Miss Ellender L. Alden

EllenderAldenEllender Alden, fondly known as Miss Alden to generations of St. Johns County students, was born on January 3, 1899 in St. Augustine. The daughter of Edmund A. and Lona B. Alden, she lived her entire life in the same house at 99 Orange Street. Her father was a locomotive engineer for the Florida East Coast Railway while her mother kept house. She had a younger brother, Charles, who died in 1930.

Miss Alden spent more than 40 years teaching in St. Augustine. She loved football players, memory work and Robert E. Lee. We did not know it then, but 1969 – my senior year – would be her last. Thanks to Miss Alden, many of us can still recite Elizabeth Barrett Browning, Mark Anthony’s funeral speech from Julius Caesar and other classics. She retired in 1969 and died the next January. She may be gone, but her spirit lives on in the memories of the many students who’s lives she touched.

Miss Alden is buried with her parents and brother in a family plot at Evergreen Cemetery.


Randolph Caldecott

Randolph Caldecott grave. Photo by author archived at Flickr.

Randolph Caldecott grave. Photo from the author’s collection at Flickr.

Randolph Caldecott (22 March 1846 – 12 February 1886) was a British artist renowned for his illustrations in childrens books. A medal presented each year by the Association for Library Service to Children is named for him. While on tour in the US, he took ill here in St. Augustine where he died. He is buried in Evergreen Cemetery.

The plaque at the foot of his grave contains this inscription:

Friends of Libraries U.S.A.
Library Landmarks Register
Evergreen Cemetery St. Augustine, Florida
The Caldecott Medal, commissioned in 1938, was named
in honor of English illustrator, artist, and sculptor
Randolph Caldecott. It is awarded annually by the
Association for Library Service to Children,
American Library Association, to the artist of the
“most distinguished” American picture book for children
published during the preceeding year. As a tribute to his
life and art, this burial site is designated a
Literary Landmark by Friends of Libraries U.S.A.
Friends of the Library of St. Johns County, Inc.
Randolph Caldecott Society of America
March 20, 2005

Evergreen Cemetery

Evergreen Cemetery

Entrance to Evergreen Cemetery

After the City of St. Augustine closed the Protestant (Huguenot) Cemetery, a new location west of the city was selected as its replacement. Evergreen Cemetery opened in 1886 and soon became the largest Protestant cemetery in northeast Florida. The plan for Evergreen was influenced by the Rural Cemetery Movement of the 19th century. The National Register Bulletin describes this style:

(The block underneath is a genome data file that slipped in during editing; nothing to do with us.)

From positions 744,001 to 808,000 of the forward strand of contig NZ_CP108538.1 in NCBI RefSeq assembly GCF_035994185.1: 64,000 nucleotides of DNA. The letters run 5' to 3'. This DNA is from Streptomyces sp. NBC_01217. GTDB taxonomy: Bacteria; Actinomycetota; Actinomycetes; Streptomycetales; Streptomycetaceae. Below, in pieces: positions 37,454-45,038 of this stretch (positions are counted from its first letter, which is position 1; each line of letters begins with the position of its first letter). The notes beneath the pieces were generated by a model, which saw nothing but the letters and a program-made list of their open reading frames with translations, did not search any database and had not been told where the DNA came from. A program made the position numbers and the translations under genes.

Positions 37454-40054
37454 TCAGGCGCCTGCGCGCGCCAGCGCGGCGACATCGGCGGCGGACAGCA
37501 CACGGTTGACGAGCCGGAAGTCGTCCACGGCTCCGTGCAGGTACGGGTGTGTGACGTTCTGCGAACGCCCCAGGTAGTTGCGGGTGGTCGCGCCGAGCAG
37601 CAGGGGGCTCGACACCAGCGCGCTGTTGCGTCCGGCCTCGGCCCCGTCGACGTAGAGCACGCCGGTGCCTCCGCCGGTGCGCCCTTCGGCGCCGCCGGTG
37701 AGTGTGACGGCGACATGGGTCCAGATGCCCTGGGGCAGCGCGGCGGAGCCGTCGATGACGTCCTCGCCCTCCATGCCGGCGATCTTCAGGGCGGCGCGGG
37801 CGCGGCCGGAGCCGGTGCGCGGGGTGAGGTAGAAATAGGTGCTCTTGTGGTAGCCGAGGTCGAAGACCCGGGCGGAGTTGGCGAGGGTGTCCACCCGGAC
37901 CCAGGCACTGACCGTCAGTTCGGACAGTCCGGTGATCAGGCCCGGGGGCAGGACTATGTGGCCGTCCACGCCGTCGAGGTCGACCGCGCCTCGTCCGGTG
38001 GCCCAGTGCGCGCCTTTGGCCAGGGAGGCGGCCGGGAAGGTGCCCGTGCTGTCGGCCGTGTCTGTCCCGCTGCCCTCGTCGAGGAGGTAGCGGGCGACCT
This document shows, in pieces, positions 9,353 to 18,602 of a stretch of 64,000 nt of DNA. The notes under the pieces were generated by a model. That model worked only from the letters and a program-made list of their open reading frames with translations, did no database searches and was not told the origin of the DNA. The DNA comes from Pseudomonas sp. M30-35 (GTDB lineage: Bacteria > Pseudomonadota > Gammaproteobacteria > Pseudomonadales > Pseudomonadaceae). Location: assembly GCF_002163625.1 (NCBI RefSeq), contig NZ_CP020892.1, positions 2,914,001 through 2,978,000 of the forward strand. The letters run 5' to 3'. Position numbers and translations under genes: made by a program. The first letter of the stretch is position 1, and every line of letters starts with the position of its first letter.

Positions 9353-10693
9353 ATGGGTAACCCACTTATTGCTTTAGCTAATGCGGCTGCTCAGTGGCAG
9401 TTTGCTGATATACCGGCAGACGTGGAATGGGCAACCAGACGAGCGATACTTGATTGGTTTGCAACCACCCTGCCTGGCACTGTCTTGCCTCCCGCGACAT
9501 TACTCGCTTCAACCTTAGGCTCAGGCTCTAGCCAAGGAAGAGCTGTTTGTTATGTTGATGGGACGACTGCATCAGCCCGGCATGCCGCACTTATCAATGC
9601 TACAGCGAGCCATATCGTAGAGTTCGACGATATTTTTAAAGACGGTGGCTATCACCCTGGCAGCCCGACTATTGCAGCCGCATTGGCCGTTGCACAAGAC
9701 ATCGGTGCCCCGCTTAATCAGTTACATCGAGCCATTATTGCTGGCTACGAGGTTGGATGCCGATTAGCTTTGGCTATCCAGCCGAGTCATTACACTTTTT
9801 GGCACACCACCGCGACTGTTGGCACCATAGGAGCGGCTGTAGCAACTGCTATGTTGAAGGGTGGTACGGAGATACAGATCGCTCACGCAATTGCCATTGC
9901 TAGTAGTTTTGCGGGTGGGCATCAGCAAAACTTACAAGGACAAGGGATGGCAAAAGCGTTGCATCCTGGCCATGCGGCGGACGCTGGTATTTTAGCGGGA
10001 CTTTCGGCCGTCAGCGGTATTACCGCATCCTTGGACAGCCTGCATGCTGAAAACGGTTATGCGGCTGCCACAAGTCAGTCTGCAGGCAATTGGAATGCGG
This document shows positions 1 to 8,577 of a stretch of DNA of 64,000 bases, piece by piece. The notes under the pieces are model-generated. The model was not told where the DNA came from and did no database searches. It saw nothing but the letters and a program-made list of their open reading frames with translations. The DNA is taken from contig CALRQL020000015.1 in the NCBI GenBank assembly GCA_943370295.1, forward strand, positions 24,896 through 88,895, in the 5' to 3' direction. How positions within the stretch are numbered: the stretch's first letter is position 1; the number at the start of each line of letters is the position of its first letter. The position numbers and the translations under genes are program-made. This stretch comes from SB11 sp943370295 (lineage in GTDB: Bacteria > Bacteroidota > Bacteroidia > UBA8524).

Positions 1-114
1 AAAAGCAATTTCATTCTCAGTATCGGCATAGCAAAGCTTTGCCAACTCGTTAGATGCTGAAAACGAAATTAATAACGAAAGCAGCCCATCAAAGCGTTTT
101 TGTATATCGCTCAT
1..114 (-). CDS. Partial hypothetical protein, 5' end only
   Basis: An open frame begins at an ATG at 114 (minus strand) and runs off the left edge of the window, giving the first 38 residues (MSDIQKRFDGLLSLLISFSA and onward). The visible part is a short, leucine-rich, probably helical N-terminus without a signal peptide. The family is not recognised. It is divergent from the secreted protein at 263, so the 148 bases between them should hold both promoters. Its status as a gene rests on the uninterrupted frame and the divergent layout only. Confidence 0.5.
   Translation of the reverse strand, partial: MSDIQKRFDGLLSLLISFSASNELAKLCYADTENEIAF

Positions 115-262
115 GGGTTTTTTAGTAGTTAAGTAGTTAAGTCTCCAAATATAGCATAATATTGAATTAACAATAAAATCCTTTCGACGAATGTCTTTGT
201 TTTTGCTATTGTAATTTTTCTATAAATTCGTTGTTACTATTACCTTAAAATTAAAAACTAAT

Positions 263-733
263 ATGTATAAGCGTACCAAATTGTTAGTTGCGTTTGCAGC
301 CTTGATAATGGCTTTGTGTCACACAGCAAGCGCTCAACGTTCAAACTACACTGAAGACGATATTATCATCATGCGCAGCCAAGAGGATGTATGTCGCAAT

In the early “rural” cemeteries and in those which followed their pattern, hilly, wooded sites were enhanced by grading, selective thinning of trees, and massing of plant materials which directed views opening onto broad vistas. The cemetery gateway established separation from the workaday world, and a winding drive of gradual ascent slowed progress to a stately pace. Such settings stirred an appreciation of nature and a sense of the continuity of life.

The older sections of the cemetery are shaded with old palms and live oak trees. Spanish moss sways in the breeze and many azalea and camilla bushes provide color in the spring. A meandering pond splits the cemetery in half and adds to the tranquility. The newer sections are a stark contrast – flat with almost no shade.

Among the cemetery’s notable residents is Randolph Caldecott, the 19th century British artist noted for his beautifully illustrated childrens’ books. Mr. Caldecott died suddenly on February 12, 1886 while visiting St. Augustine and was one of the first burials at Evergreen.

The cemetery office is located just inside the gate and the staff was very helpful, providing maps and information on the cemetery’s history and features. This map provides an aerial view of the cemetery as it looks today. A cemetery survey is available at the St. Augustine Genealogical Society site.

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